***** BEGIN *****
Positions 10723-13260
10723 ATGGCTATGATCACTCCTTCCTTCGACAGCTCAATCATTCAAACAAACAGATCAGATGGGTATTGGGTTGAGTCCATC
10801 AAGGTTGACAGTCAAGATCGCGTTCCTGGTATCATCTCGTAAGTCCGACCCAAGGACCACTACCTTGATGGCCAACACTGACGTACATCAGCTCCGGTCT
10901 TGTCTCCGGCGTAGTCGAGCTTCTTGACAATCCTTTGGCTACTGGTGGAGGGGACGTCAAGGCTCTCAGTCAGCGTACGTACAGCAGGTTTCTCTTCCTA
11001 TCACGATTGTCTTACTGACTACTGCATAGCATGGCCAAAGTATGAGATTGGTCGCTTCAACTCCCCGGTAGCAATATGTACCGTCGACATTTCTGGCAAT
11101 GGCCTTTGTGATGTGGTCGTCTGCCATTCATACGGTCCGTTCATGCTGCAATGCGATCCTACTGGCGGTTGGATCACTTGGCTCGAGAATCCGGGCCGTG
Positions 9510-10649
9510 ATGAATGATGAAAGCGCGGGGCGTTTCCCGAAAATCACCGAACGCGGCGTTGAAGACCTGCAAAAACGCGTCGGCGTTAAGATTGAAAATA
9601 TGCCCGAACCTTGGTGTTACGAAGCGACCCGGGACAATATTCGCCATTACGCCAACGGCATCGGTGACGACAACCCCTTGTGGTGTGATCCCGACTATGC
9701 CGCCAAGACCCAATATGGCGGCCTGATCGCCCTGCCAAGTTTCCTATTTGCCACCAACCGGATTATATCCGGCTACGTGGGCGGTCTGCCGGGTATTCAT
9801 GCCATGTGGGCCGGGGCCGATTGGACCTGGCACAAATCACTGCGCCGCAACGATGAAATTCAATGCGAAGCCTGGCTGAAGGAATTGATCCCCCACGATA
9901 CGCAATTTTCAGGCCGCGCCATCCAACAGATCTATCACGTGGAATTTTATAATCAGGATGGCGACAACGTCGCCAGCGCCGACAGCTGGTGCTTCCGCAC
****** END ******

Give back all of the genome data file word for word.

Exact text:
Positions 10723-13260
10723 ATGGCTATGATCACTCCTTCCTTCGACAGCTCAATCATTCAAACAAACAGATCAGATGGGTATTGGGTTGAGTCCATC
10801 AAGGTTGACAGTCAAGATCGCGTTCCTGGTATCATCTCGTAAGTCCGACCCAAGGACCACTACCTTGATGGCCAACACTGACGTACATCAGCTCCGGTCT
10901 TGTCTCCGGCGTAGTCGAGCTTCTTGACAATCCTTTGGCTACTGGTGGAGGGGACGTCAAGGCTCTCAGTCAGCGTACGTACAGCAGGTTTCTCTTCCTA
11001 TCACGATTGTCTTACTGACTACTGCATAGCATGGCCAAAGTATGAGATTGGTCGCTTCAACTCCCCGGTAGCAATATGTACCGTCGACATTTCTGGCAAT
11101 GGCCTTTGTGATGTGGTCGTCTGCCATTCATACGGTCCGTTCATGCTGCAATGCGATCCTACTGGCGGTTGGATCACTTGGCTCGAGAATCCGGGCCGTG
Positions 9510-10649
9510 ATGAATGATGAAAGCGCGGGGCGTTTCCCGAAAATCACCGAACGCGGCGTTGAAGACCTGCAAAAACGCGTCGGCGTTAAGATTGAAAATA
9601 TGCCCGAACCTTGGTGTTACGAAGCGACCCGGGACAATATTCGCCATTACGCCAACGGCATCGGTGACGACAACCCCTTGTGGTGTGATCCCGACTATGC
9701 CGCCAAGACCCAATATGGCGGCCTGATCGCCCTGCCAAGTTTCCTATTTGCCACCAACCGGATTATATCCGGCTACGTGGGCGGTCTGCCGGGTATTCAT
9801 GCCATGTGGGCCGGGGCCGATTGGACCTGGCACAAATCACTGCGCCGCAACGATGAAATTCAATGCGAAGCCTGGCTGAAGGAATTGATCCCCCACGATA
9901 CGCAATTTTCAGGCCGCGCCATCCAACAGATCTATCACGTGGAATTTTATAATCAGGATGGCGACAACGTCGCCAGCGCCGACAGCTGGTGCTTCCGCAC